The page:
If organism of interest grow on specific substrate, you just increase the particular substrate concentration, to avoid the contamination. For example, for sulfate reducing bacteria, you have to increase the sulfate concentration to hinder other anaerobic contamination.
Thank you !
Best
VELRAJ
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If I cannot use the commercially available ones? Thanks!
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Also, you can use any antifungal agent with MRS media to prevent growth of candida
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Does anyone know the range of pressure that 120ml anaerobic serum bottles can tolerate (10-100 psi)?
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Stoppered serum bottles are relatively convenient and inexpensive way to culture strictly anaerobic bacteria. Media can be prepared in large batches filling serum bottles which can then be stored at room temperature for several months ready for inoculation.Turn valve to the vacuum position and watch for the pressure to equilibrate to around -20 in Hg ( about 3 - 5min. For more information consult https://openwetware.com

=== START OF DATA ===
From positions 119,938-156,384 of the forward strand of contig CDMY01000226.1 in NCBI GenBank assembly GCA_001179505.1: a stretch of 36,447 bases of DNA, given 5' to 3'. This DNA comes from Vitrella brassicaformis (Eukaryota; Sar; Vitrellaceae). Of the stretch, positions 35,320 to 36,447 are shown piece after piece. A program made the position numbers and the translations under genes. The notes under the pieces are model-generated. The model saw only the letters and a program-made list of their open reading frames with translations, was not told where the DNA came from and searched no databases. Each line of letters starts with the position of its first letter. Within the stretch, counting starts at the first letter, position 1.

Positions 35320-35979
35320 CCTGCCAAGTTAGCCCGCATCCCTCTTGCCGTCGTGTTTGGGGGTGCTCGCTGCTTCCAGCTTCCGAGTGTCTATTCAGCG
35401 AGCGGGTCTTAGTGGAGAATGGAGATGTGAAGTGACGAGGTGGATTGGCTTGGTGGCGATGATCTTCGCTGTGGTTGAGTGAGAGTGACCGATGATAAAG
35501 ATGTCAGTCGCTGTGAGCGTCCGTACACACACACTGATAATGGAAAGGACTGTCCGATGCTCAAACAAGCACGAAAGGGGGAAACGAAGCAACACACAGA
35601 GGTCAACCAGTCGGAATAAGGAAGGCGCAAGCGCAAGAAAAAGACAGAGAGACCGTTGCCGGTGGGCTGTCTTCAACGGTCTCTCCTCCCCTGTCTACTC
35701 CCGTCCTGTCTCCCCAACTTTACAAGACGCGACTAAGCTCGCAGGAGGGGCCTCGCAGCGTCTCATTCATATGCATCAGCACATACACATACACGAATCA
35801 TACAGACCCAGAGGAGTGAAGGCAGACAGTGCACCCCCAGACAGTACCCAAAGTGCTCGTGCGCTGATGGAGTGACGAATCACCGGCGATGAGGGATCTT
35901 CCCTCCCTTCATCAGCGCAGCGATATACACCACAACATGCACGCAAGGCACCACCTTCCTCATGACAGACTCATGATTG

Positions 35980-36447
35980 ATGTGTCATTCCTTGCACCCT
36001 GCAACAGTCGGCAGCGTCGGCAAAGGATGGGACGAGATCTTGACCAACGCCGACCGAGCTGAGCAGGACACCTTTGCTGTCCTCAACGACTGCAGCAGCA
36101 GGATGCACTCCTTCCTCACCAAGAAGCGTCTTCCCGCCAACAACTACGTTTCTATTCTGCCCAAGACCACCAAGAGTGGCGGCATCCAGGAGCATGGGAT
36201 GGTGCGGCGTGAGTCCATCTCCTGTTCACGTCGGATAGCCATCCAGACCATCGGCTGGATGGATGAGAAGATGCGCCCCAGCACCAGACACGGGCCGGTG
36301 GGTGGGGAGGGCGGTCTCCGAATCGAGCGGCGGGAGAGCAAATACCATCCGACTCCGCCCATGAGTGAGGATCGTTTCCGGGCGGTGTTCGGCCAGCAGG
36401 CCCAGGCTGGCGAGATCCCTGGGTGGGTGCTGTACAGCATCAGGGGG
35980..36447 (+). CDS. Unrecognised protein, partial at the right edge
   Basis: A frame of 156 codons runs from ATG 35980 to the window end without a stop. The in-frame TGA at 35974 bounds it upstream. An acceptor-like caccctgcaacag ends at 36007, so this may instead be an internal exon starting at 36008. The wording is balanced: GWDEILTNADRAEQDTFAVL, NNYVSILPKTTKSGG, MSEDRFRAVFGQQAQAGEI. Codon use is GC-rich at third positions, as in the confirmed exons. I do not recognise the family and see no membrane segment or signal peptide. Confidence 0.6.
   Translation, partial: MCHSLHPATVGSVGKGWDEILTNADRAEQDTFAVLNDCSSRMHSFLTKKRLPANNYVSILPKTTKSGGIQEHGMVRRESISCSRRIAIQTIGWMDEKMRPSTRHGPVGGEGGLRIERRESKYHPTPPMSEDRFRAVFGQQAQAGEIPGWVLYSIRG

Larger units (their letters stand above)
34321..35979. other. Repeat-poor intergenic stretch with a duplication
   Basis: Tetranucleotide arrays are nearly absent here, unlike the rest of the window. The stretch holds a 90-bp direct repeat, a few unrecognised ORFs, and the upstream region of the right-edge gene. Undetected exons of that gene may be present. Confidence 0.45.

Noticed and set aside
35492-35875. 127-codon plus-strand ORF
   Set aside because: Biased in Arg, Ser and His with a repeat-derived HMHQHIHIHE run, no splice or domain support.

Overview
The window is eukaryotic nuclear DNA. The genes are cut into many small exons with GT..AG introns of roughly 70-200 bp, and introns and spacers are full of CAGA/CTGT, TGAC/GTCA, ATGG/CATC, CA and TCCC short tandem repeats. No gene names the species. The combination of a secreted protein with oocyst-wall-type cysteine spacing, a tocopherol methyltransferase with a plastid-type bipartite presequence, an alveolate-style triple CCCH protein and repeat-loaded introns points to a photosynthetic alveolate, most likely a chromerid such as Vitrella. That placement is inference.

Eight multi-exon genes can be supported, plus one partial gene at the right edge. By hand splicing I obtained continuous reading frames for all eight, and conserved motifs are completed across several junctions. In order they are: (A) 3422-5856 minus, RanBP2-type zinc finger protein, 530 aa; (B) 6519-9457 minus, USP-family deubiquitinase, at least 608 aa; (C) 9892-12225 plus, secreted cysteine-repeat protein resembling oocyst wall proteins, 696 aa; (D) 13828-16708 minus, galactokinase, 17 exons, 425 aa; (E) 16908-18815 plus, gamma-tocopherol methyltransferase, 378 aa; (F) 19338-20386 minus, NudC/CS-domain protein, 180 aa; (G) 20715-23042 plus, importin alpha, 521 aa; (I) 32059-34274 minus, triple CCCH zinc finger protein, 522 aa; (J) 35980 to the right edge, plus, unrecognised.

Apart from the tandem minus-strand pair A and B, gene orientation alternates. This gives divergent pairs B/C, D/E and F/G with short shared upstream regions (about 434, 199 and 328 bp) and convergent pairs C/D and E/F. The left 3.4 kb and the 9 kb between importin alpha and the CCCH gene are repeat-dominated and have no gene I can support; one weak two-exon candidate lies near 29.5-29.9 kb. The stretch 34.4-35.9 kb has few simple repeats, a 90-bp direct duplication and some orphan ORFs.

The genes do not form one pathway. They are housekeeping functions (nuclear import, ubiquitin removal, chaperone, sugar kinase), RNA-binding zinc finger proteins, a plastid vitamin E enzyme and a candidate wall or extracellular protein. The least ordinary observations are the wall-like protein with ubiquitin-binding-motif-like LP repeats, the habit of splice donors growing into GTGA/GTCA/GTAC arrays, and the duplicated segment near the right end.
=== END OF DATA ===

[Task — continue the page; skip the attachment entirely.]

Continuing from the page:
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I plan to do some research on antibiotics in anaerobic cultures. Given that these cultures are likely to become resistant to the antibiotics, I was wondering if there are any additional safety precautions that should be taken when working with these cultures? Much of the work will be done in anaerobic chamber, but some preparation for analysis is done on a work bench.
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I don't think you just have to think about anaerobic workbench or laminar AF bench. If your lab is not bio safety level-2 approved, you should not do it. Apart from working, the waste disposal should also be according to protocol.
Similar discussion earlier on here might help you further